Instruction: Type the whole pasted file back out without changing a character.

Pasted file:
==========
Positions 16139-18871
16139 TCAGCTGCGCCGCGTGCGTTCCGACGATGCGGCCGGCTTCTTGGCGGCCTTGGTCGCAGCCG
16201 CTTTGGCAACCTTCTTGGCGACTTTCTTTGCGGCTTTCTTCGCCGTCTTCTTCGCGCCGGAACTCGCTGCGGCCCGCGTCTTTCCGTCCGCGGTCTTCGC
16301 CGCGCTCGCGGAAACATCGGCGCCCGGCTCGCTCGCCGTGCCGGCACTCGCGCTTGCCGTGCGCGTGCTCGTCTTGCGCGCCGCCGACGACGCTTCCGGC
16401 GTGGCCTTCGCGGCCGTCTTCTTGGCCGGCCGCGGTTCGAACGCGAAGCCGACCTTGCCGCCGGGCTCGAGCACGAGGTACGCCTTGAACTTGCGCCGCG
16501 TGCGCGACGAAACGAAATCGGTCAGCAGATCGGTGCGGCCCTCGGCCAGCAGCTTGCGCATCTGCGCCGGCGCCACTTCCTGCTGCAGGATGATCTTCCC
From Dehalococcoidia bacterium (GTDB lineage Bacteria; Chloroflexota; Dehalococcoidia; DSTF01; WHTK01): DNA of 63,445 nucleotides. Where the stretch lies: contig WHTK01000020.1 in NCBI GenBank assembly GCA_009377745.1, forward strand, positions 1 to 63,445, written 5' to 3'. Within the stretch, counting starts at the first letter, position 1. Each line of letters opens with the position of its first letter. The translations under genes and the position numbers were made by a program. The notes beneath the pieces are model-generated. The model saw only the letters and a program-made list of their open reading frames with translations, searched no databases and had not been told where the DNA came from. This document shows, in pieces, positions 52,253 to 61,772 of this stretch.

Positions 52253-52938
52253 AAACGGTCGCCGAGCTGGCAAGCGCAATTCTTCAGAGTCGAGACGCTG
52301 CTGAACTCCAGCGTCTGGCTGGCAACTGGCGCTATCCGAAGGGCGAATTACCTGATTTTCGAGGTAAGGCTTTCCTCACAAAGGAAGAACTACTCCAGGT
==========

Positions 16139-18871
16139 TCAGCTGCGCCGCGTGCGTTCCGACGATGCGGCCGGCTTCTTGGCGGCCTTGGTCGCAGCCG
16201 CTTTGGCAACCTTCTTGGCGACTTTCTTTGCGGCTTTCTTCGCCGTCTTCTTCGCGCCGGAACTCGCTGCGGCCCGCGTCTTTCCGTCCGCGGTCTTCGC
16301 CGCGCTCGCGGAAACATCGGCGCCCGGCTCGCTCGCCGTGCCGGCACTCGCGCTTGCCGTGCGCGTGCTCGTCTTGCGCGCCGCCGACGACGCTTCCGGC
16401 GTGGCCTTCGCGGCCGTCTTCTTGGCCGGCCGCGGTTCGAACGCGAAGCCGACCTTGCCGCCGGGCTCGAGCACGAGGTACGCCTTGAACTTGCGCCGCG
16501 TGCGCGACGAAACGAAATCGGTCAGCAGATCGGTGCGGCCCTCGGCCAGCAGCTTGCGCATCTGCGCCGGCGCCACTTCCTGCTGCAGGATGATCTTCCC
From Dehalococcoidia bacterium (GTDB lineage Bacteria; Chloroflexota; Dehalococcoidia; DSTF01; WHTK01): DNA of 63,445 nucleotides. Where the stretch lies: contig WHTK01000020.1 in NCBI GenBank assembly GCA_009377745.1, forward strand, positions 1 to 63,445, written 5' to 3'. Within the stretch, counting starts at the first letter, position 1. Each line of letters opens with the position of its first letter. The translations under genes and the position numbers were made by a program. The notes beneath the pieces are model-generated. The model saw only the letters and a program-made list of their open reading frames with translations, searched no databases and had not been told where the DNA came from. This document shows, in pieces, positions 52,253 to 61,772 of this stretch.

Positions 52253-52938
52253 AAACGGTCGCCGAGCTGGCAAGCGCAATTCTTCAGAGTCGAGACGCTG
52301 CTGAACTCCAGCGTCTGGCTGGCAACTGGCGCTATCCGAAGGGCGAATTACCTGATTTTCGAGGTAAGGCTTTCCTCACAAAGGAAGAACTACTCCAGGT